The international problem of mental healthcare
Kieu Anh Phan
Master's student in Epidemiology
Image description: I find taking short walks to enjoy nature and the environment around me gives me comfort and a sense of calmness. This is a photo of the iconic landmark of Sword Lake in my hometown in Hanoi, Vietnam. Photo of Kieu Anh Phan.
Growing up in Vietnam, I had never heard of the concept of mental health, and I only had the vaguest concept of what constituted “depression.” There remains a very substantial mental health stigma in Vietnamese culture, especially among the older generation. In fact, mental disorders are called “bệnh tâm thần," which loosely translates to “madness illnesses.” Since my family also follows Buddhism, we also approach suffering and hardship very differently. My parents, who have lived through the war, find suffering and struggles to be inevitable and see them as opportunities to grow. I do not think my parents believe in depression, but simply consider it a challenge that one has to learn to overcome. While I have learned more about mental health during my time living abroad, I never thought that depression was something that could happen to me.
However, in 2020, after a very traumatic experience crossing international borders to go home to Vietnam and being placed in a quarantine camp, my mind fell into a very dark place. I was surprised to find that nothing could make me feel better, motivate me to do the things I used to enjoy, or even to hold on to positive thoughts for more than a moment. I had been away from home for too long, and soon realized that I did not have any close friends nearby in Vietnam to confide in. And, just as I expected, there were still very limited, if any, therapists or psychiatrists in my home country.
Exploring options in the States
As soon as I was able to return to the United States, I started to understand that, while mental health resources may be available, they are neither accessible nor affordable. As an international student, I am required to pay a hefty price tag for a specific health insurance. Thus, it was surprising to find out that even as a highly educated person with somewhat good health insurance, it would be so hard to get the care that I needed.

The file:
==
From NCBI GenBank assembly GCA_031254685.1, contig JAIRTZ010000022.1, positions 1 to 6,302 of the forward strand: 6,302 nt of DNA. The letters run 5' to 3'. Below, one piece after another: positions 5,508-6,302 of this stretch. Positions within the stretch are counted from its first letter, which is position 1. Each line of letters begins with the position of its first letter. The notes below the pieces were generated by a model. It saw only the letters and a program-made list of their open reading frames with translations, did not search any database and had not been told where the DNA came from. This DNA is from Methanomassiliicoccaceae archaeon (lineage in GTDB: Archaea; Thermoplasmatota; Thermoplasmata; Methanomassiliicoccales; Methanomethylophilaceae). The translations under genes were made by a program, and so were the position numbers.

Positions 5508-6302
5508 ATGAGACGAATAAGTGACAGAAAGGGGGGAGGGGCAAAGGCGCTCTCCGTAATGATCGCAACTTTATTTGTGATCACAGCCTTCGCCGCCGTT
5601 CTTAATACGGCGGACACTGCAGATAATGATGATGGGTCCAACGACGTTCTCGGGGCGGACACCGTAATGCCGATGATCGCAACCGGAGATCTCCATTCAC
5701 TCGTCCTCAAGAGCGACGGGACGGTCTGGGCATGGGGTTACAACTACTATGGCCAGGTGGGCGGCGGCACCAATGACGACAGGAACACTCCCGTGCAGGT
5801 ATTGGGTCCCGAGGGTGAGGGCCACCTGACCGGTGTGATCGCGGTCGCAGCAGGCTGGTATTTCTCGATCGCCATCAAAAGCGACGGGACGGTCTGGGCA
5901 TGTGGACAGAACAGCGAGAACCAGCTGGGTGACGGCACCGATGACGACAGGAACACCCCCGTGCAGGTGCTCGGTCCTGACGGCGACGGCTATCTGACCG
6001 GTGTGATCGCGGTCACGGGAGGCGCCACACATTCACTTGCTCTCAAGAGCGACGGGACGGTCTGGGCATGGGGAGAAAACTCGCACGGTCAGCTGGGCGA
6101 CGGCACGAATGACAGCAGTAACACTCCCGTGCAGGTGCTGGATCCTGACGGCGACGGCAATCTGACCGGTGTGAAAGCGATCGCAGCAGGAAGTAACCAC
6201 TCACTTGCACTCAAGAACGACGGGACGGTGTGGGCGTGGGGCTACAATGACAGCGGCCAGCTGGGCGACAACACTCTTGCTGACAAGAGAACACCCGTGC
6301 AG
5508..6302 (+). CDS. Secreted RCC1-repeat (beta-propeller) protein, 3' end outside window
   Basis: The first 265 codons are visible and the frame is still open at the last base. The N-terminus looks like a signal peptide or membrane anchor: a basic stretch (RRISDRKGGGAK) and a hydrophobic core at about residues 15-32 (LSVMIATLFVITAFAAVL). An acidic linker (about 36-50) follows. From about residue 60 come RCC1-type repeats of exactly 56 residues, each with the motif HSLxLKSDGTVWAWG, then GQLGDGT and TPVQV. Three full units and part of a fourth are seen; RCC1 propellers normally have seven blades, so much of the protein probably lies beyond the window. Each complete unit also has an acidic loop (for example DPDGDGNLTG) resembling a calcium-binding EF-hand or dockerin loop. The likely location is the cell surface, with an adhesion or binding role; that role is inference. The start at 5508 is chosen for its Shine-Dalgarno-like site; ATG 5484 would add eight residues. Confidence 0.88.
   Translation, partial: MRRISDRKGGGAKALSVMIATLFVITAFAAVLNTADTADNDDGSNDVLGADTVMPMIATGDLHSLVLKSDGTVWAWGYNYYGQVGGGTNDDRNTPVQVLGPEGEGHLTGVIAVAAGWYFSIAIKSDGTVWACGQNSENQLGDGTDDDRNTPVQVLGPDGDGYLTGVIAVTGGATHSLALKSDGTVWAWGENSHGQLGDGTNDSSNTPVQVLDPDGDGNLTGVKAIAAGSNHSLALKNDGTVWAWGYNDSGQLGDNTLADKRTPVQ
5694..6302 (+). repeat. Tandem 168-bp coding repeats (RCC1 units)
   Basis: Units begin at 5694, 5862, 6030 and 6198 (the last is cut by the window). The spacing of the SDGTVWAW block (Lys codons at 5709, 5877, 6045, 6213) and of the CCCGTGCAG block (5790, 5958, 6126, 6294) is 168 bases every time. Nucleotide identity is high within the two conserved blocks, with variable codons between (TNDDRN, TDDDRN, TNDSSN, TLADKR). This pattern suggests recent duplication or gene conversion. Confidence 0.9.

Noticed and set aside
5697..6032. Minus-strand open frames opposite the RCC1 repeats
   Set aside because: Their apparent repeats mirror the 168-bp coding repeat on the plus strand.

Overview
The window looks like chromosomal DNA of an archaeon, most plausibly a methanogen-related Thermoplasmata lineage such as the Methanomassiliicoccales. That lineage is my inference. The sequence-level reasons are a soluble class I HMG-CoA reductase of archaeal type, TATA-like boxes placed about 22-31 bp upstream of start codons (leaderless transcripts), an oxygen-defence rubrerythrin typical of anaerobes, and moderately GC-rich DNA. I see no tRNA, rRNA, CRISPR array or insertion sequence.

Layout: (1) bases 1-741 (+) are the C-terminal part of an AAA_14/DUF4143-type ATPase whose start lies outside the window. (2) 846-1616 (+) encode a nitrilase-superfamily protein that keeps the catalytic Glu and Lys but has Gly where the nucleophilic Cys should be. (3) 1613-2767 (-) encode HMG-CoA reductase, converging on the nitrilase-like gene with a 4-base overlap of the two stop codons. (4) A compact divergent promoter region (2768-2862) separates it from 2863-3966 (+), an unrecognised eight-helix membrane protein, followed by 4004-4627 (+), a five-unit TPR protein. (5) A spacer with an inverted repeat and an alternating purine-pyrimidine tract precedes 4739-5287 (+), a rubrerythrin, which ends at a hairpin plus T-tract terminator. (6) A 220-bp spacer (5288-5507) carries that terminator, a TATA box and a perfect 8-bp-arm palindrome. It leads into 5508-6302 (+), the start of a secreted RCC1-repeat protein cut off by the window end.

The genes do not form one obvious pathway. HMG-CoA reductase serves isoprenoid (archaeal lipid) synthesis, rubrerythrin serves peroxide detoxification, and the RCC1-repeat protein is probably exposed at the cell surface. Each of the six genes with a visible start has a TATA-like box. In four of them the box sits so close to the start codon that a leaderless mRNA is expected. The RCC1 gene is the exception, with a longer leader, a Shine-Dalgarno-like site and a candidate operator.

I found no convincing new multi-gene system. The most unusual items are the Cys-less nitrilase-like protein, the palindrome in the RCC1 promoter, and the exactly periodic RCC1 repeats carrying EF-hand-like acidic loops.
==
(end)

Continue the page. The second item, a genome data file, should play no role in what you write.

It took me two months to get in touch with a therapist, and many, many hours figuring out the administrative tasks necessary to get the sessions subsidized by my insurance.
Upon finally meeting my first therapist, I felt they could not understand my struggles as an international student. There were certain stories that would require me to provide extensive cultural contexts, and I often chose to not disclose those stories at all. I became more isolated, being so far away from my family and felt unsafe as Asian hate crimes continued to rise. I refused to share my health conditions with my family because I did not want to worry them or hear that they believed going to therapists would not help me.
More than one solution
After just three sessions, I decided that I wanted to look into options besides seeing a therapist. Luckily, with the change in environment and being back in a routine at school, my mood began to improve. I was directed to peer counselors, whom I found much easier to connect with. I even found another international student counselor who understood what I had gone through, and this gave me so much comfort knowing that my feelings and concerns were valid.
With this support, it was easier for me to accept and reach out for help. I learned to better articulate my thoughts and emotions, and have since become more vocal in sharing this personal experience with fellow international students—many of whom grapple with very similar mental health issues.
In many other countries, especially in Asia, mental health challenges continue to be stigmatized, and many individuals are not used to or are ashamed to seek medical help for mental health problems. This is an area in global public health that deserves more attention from international organizations. In addition, for international students coming from such countries to the United States, simply hearing about mental health is not enough. There need to be more targeted strategies toward this population, who are more prone to mental health problems and do not have the social support system as their domestic peers.
About the author
Kieu Anh Phan is a first-year Master of Public Health student in Global Health Epidemiology at the University of Michigan. She received her B.S. in Global and Public Health Sciences from Cornell University. Kieu Anh was originally from Vietnam and spent 5 years studying in Singapore before moving to the United States. She is particularly passionate about global health, nutrition, climate change and education.
- Read more about mental health on the Pursuit
- Read more from the Power of Public Health Storytelling series